“Just another guy with a blog.  No big whoop.”

January 10, 2009

We Don't Always See What We Think We See

Rotating Illusion — Pink Eye Trick
Are you sure you really see it disappear?

If your eyes follow the movement of the rotating pink dot, the dots will remain only one color: pink. However if you stare at the black “+” in the center, the moving dot turns to green.

Now, concentrate on the black “+” in the center of the picture. After a short period, all the pink dots will slowly disappear, and you will only see only a single green dot rotating.

It's amazing how our brain works. There really is no green dot, and the pink ones really don't disappear. Proof enough that we don't always see what we think we se
e . . .

Muslim History, Muslim-Style

It's a long but interesting and well-done depiction of what Muslims claim happened in the aftermath of the murder of Imam Hussein ibn Ali, grandson of the founder of the Muslim religion. 

Something Lutheran Happened on the Way to Rome

You know me, I love conversion stories, and right now I'm enjoying part 2 of my friend Karen William's serialized account of her journey to the Catholic Church. Check it out!

At the same time, one of my girlfriends, Wendy, invited me to her church - St. Paul Lutheran. I took her up on it one fateful Sunday and was immediately taken with the whole church concept and started attending on a regular basis. It was as though someone turned on the God faucet and my mind was opened to the constant stream of His love and mercy. Pastor Mike told me to read a little book on the Gospels called "The Way" and I attended Pastors Class faithfully every Sunday. I was on the fast track. By April of that next year, I was to be baptized (yea!) and confirmed in the Lutheran Church.

St. Paul was a large Lutheran Church in Trenton Michigan. It belongs to the Missouri Synod which leans more conservative than the other branches. The church was traditional, baroque with a communion rail and a large glorified Jesus behind the high altar. It had one of those suspended ambos that was elevated from the rest of the sanctuary by stairs. Pastor Pohl (head hancho), had a beautiful sermon delivery and would always conclude his sermons with "And so far". I really don't know if that makes grammatical sense, but it sure sounded cool and everybody respected him. The music at St. Paul was a big deal. Every Easter we'd hire a local orchestra, mix in our own musicians and vocalists with them (I played first chair trumpet at that time) and go crazy on Handel etc. It was a blast. (no pun). The performance would always engender tears and ovations. I lasted at St. Paul until I went away to college. Pastor Pohl stayed on until retirement, Pastor Mike (the younger assoc who ran the Pastor's class) defected to the charismatics and was basically shunned. 

Something curious was happening in my soul. Something really glorious. Of the things I managed not to discard, I saved my senior year scrapbook which includes a page entitled "One Important Person". The page is not devoted to any one person, but to . . . (read more)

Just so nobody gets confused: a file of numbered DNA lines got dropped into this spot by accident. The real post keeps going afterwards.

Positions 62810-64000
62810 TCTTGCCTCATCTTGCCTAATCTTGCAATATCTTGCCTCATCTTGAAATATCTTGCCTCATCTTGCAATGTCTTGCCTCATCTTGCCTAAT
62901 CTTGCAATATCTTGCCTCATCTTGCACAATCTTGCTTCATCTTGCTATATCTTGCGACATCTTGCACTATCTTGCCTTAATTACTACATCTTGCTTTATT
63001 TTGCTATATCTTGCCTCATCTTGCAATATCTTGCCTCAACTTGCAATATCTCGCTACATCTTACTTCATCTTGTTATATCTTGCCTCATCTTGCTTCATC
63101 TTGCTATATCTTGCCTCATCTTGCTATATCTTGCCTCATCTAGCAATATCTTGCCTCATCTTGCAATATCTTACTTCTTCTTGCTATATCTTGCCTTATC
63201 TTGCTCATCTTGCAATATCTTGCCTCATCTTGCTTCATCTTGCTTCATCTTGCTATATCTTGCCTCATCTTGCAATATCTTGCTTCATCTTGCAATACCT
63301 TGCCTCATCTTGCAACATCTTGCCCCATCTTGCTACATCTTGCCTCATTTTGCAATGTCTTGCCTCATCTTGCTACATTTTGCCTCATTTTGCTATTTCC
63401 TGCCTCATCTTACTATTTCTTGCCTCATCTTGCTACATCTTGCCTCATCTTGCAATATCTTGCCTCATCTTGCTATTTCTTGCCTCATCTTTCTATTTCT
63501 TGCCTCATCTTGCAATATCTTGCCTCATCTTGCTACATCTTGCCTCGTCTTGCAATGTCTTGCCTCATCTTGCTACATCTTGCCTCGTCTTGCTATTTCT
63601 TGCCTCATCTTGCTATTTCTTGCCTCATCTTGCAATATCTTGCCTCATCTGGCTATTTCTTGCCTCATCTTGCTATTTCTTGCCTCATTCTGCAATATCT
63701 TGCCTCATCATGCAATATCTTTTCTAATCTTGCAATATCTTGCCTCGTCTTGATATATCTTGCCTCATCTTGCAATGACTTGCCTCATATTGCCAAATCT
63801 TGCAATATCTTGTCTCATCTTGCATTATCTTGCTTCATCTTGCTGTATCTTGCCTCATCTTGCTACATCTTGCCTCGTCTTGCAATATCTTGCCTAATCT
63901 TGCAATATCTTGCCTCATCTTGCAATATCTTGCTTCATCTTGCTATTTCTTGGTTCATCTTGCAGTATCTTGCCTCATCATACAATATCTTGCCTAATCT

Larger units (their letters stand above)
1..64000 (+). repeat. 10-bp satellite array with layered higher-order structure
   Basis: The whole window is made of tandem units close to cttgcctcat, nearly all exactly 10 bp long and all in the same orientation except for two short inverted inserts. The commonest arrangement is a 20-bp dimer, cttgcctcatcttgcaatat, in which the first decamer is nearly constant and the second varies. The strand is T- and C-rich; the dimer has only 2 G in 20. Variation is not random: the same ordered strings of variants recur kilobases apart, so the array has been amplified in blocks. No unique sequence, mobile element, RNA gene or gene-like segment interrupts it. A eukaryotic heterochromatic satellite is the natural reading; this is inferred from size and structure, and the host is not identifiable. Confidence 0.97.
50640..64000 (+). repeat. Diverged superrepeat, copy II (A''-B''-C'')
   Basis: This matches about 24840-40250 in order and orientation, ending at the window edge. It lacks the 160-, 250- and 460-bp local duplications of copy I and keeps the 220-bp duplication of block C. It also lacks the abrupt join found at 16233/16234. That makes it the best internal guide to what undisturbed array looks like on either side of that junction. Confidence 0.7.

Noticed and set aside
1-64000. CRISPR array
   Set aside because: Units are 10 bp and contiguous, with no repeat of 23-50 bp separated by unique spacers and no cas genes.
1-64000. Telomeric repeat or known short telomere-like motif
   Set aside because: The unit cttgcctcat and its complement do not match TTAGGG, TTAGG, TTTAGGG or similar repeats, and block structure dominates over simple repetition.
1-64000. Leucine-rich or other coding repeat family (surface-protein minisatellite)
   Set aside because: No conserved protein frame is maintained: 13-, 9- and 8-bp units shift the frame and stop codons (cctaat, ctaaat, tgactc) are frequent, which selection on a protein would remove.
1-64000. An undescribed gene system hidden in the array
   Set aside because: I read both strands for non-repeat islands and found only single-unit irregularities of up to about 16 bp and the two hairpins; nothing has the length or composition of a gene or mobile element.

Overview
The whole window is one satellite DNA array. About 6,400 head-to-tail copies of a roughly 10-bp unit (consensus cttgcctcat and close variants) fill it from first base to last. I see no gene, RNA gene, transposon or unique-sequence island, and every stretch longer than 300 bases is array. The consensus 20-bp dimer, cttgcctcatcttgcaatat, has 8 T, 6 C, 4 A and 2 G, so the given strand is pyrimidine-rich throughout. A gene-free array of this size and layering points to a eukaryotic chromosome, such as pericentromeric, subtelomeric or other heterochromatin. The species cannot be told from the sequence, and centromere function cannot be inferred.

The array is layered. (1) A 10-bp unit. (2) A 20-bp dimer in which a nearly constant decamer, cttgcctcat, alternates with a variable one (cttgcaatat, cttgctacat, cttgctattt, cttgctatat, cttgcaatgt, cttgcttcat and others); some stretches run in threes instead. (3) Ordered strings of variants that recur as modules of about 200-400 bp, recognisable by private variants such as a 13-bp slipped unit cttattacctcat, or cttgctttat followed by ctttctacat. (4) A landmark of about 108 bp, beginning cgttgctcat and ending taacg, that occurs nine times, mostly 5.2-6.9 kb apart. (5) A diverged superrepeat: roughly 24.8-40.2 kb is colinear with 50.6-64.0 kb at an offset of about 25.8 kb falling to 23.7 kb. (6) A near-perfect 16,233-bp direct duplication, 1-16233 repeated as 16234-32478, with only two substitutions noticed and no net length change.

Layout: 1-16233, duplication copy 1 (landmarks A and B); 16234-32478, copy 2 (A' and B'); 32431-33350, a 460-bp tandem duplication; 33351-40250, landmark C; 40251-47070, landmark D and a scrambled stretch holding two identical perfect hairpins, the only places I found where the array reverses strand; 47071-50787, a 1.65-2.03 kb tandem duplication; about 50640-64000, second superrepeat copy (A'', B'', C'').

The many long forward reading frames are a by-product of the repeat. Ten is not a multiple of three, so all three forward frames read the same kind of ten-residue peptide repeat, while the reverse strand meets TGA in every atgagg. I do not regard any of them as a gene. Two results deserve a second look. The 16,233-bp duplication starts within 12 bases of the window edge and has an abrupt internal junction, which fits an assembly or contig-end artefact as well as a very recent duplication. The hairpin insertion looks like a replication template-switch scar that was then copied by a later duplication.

No Planet X

A friend sent me a link to an interesting article which rebuts the persistent and ubiquitous theory of an inbound rogue planet/star/object that will pass close to the earth in the next few years and will, the theory holds, wreak great damage on earth. The author of this article basically says, “Ain't gonna happen.”

I love getting good news!

My Face on FaceBook

I recently discovered (actually, someone from my parish whose initials are “Thomas Deliduka”) told me) that there's a new Patrick Madrid “fan page” on Facebook. 

Weird. Flattering, but weird.

And when, a couple of months ago, I discovered that I was the very last person on earth not to have a Facebook page of my own, I broke down and created one. No big whoop. Check it out if you're interested in that sort of thing.  I find that I am becoming increasingly interested in that sort of thing — not fan pages, but the ability to communicate widely and quickly and with many people through the medium of things like Twitter, FaceBook, and the rest of it. It's amazing and at times startling to realize just how interconnected we have become through this technology. Makes me wonder where it's all headed and how fast we'll get there.

Just imagine how utterly different the world would be now if the Internet and all its positive accouterments, such as e-mail, blogs, etc., had been available to the public back in the 60s and 70s, when I was growing up. That's a bit like trying to imagine what the world would have been like and how differently things would have turned out for, say, Japan and China, if only St. Ignatius of Loyola and St. Francis Xavier had had fax machines.

A Cartoon From Christianity Today

Update: WELCOME! all my new visitors who are coming here from Father Z's blog! I appreciate your taking a look here and I hope you'll come back. God bless you all, and thank you, Father Z, for the link. — Patrick Madrid